It is similar process to “rubbing shoulders” with the different groups to get their input when the Bs were in opposition.

    Like

  • @mariposa. can you understand what the following says?

    “This source of funding is unsustainable. Thus, the Government should match expenditures with tax revenues to eliminate the need for additional domestic borrowing in the medium-term,” the BES advised.

    It further warned that even though the Prime Minister’s June 11 mini Budget aims to achieve this objective, additional expenditure cuts were necessary to reduce the country’s 155 per cent of GDP debt burden over time.

    Like

  • the Prime Minister’s June 11 mini Budget aims to achieve this objective,

    Like

  • Any sensible leader will adopt a style that gives the appearance that is collaborative even if decisions will be made not by it. It is 101 stuff.

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  • Now people calling me a bully. But if calling out lies and hypocrisy are characteristics of bullying then I stand guilty as charged. Few weeks ago, a certain Mariposa went on and on about consultation, now she’s criticising/belittling consultation. Her sidekick Hal, on his usual soap box, fails to realise or refuses to acknowledge, that the survey is part of the plan to restructure SOEs–one of the “loads of ideas about the economy” promised.

    Like

  • Mariposa,
    Is this the government that came to power with loads of ideas about the economy? Waffle is waffle, no matter which party it comes from. (Quote)

    Her sidekick Hal, on his usual soap box, fails to realise or refuses to acknowledge, that the survey is part of the plan to restructure SOEs–one of the “loads of ideas about the economy” promised.(Quote)

    Is there a need to explain this silliness?

    Like

  • @enuff

    You are too funny, cannot help can you. If she went ahead with a slash and burn approach then the JAs would be shouting dictator, dictator. Who months is early days, BU posted a link which is at the top of the page promising for the blog to do a six month assessment. We need to comment yes but it should be tinged with reality. These are some of the same people who are shouting that Barbados is a failed state.

    Like

  • Piece Uh De Rock Yeah Right

    @ Mariposa

    you said and I quote “…So there is a 96 page questionaire making the rounds on social media by the govt asking people to respond to questions about govt owned enterprises with optional answers…”

    As the Honourable Blogmaster shared with you the questionaire is the rapid path to replace “consultation with the Bajan Populace” and to have a way to say, albeit untruthfully, that this % of bajans said x or y or z.

    And then to slash the deadweight organisations

    De Ole man heself used a proxy and completed the 96 questions pun a next machine BECAUSE IT WAS SURVEY MONKEY and because it was pun a next machine.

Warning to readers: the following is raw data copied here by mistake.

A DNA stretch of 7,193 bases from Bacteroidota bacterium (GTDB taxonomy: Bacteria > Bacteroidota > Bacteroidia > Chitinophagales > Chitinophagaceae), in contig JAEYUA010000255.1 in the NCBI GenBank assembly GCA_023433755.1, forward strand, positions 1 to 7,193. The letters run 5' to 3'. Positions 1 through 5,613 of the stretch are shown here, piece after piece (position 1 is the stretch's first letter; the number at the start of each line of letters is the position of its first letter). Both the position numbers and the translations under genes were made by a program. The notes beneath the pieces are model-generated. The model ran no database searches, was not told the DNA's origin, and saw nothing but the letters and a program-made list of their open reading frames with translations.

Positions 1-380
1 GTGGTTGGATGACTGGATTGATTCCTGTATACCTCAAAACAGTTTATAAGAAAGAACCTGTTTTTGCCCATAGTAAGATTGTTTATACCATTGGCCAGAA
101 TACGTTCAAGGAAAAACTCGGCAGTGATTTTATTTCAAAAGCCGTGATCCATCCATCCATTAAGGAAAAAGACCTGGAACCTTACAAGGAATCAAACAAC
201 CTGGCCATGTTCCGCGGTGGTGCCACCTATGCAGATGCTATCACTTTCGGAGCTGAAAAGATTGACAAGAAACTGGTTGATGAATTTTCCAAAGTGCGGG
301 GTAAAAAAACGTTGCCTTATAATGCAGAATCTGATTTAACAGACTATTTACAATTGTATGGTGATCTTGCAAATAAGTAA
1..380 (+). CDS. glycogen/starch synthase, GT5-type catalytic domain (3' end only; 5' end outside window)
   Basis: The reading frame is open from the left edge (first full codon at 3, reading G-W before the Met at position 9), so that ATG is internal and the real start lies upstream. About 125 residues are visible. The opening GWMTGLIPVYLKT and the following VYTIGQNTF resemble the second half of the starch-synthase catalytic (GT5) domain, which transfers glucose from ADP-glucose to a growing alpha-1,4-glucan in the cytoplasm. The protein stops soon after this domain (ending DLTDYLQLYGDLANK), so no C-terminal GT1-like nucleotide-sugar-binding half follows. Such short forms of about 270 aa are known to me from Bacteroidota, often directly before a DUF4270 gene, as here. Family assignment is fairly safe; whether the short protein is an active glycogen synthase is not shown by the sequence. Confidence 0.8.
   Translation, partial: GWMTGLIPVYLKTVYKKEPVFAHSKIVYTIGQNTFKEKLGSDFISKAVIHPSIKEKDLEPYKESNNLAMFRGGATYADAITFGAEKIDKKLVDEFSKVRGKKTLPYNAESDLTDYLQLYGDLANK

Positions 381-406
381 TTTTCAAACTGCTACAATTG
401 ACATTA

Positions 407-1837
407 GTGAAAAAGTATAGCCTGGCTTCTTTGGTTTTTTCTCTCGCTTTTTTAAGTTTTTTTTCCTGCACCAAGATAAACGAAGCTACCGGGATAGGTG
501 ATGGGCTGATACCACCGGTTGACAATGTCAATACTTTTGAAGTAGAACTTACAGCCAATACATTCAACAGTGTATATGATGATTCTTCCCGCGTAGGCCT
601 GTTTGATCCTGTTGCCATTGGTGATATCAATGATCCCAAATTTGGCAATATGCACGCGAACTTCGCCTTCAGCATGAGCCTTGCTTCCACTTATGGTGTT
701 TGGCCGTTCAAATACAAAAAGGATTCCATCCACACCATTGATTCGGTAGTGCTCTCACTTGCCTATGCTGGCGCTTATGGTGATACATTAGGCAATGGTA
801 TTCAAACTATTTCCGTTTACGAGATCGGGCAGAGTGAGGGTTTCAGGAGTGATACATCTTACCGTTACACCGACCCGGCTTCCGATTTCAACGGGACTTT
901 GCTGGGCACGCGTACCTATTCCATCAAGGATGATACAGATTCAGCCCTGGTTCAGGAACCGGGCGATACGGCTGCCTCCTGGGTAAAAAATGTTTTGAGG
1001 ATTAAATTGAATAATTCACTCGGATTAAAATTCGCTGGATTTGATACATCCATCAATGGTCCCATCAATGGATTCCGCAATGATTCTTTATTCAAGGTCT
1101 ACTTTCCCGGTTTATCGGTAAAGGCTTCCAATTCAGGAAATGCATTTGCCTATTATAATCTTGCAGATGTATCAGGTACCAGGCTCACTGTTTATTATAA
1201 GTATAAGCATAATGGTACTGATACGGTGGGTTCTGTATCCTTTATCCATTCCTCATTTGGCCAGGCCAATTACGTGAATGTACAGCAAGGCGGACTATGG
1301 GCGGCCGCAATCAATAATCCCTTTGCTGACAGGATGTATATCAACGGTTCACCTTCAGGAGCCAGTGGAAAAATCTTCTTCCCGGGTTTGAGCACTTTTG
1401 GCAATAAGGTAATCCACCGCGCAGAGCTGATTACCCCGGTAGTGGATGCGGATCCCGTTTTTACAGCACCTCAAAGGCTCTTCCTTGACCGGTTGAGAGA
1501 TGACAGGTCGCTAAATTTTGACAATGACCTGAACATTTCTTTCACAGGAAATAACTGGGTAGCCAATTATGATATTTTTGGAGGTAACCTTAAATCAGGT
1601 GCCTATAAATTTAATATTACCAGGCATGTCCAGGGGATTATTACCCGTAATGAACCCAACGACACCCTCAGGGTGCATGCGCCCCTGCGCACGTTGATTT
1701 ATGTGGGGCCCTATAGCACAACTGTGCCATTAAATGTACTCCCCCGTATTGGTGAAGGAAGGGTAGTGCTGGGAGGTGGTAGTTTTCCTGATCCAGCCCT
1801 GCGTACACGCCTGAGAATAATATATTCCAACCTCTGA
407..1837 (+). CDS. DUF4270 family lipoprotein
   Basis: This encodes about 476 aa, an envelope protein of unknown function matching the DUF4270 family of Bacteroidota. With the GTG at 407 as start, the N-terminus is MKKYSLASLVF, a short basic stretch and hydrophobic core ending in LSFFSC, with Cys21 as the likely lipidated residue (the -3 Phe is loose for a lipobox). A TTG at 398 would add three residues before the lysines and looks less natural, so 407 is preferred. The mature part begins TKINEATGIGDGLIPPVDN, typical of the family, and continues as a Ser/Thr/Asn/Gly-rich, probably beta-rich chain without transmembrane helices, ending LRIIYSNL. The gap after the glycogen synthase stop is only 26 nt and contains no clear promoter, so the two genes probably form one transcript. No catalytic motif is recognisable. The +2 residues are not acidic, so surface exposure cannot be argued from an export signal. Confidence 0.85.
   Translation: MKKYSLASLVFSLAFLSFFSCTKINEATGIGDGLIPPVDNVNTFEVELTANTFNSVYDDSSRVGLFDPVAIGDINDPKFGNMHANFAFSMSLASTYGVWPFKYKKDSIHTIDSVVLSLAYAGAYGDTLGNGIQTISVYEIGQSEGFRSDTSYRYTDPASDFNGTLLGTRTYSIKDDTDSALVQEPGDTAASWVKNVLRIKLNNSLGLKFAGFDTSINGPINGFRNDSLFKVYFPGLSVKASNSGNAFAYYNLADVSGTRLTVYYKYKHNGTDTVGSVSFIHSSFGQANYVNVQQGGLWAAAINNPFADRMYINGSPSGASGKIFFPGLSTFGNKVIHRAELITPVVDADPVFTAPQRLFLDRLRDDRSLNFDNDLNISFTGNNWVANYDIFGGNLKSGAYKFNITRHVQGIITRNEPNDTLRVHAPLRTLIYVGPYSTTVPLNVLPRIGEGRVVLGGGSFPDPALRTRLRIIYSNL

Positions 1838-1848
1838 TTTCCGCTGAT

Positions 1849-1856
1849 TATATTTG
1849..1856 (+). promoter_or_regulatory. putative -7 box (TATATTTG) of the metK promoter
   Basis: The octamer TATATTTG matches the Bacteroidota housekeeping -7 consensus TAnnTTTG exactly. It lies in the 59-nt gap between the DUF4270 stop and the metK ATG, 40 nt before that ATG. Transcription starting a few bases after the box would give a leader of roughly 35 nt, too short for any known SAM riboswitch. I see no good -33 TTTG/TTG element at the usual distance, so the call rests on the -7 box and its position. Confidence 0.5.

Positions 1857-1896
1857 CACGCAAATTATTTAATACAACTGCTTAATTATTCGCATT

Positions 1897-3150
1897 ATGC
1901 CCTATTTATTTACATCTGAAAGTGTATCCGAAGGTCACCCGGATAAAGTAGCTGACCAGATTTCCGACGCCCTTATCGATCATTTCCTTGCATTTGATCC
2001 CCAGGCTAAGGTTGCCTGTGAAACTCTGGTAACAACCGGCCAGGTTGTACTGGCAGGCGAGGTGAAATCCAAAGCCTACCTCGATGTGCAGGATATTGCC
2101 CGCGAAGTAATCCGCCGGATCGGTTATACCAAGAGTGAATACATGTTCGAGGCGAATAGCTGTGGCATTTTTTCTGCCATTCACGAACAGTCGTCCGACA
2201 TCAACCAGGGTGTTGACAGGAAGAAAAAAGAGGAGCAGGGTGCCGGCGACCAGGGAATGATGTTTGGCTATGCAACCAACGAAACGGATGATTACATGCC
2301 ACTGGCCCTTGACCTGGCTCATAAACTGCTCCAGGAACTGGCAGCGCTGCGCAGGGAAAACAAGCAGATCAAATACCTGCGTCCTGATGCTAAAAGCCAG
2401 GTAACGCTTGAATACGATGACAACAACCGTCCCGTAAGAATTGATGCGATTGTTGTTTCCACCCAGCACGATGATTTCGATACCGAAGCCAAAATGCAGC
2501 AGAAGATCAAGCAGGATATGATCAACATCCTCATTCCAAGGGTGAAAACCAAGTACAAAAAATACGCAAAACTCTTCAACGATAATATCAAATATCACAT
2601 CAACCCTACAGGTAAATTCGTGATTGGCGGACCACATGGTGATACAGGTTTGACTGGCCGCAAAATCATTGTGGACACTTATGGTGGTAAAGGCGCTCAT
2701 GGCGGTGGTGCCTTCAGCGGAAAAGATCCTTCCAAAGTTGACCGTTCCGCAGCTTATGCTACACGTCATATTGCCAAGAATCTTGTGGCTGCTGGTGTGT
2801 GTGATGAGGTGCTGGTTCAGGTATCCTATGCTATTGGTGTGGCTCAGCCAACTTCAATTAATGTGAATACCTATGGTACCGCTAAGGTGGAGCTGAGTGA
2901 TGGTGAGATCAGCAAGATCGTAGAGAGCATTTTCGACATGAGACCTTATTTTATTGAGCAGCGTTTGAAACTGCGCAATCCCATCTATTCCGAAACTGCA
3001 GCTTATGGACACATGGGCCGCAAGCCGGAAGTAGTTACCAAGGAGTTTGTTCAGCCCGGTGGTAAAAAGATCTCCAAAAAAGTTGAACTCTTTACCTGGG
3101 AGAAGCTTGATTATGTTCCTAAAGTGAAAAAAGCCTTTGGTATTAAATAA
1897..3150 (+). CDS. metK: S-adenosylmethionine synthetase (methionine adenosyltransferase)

It was truly informative to see the number of duplications and unnecessary organizations, BYBTs, and YESes and Cadet Sports and the National Sports Council and all the rests that abound in barbados one was able to see those that are not needed or those whose functions can be done elsewhere.

    Since it is not a Barbados Website, barring the OPTIONAL REQUEST for the user’s email which YOU DO NOT HAVE TO PROVIDE, it was informative

    What was missing with the MIX was the Enterprise Growth Funds and the Fund Accesses and the MEDIs (microenterprise Development Institutions) and serfdoms that permits the slush funds for political lackeys.

    They were noticeably missing but de grandson doing a ting pun dem too

    Like

  • Hal should instead focus on updating BU on the promises he made in relation to the revitalisation St.Lawrence Gap contained in the below news report. The article epitomises Mr.Austin–a lotta long talk, with little analysis, hence no results.

    Drive to revive The Gap – http://www.nationnews.com/nationnews/news/31910/drive-revive-gap

    Like

  • Btw i aint criticising the monkey survey
    However what is the purpose of having a truckload of advisers and technocrats with “many” hands and i supposed lots of brains at taxpayers expense then to pay survey monkey at additional cost to post a 96 page questionaire
    I meaning barbadians gave the blp a mandate
    Why are they afraid to use it
    Nothing in that survey the govt cant mandate if they have to guts to do so
    But alas the govt have perfected the art of blowing smoke well in the peoples face with an intent on this occasion to take the responsibilty and management off their hands
    Now all know that with IMF policies will soon be smacking the govt in the face the survey monkey is a way out for govt to implement or discard govt entetprises without having to take blame

    ####::becausethepeoplesayso

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  • @ac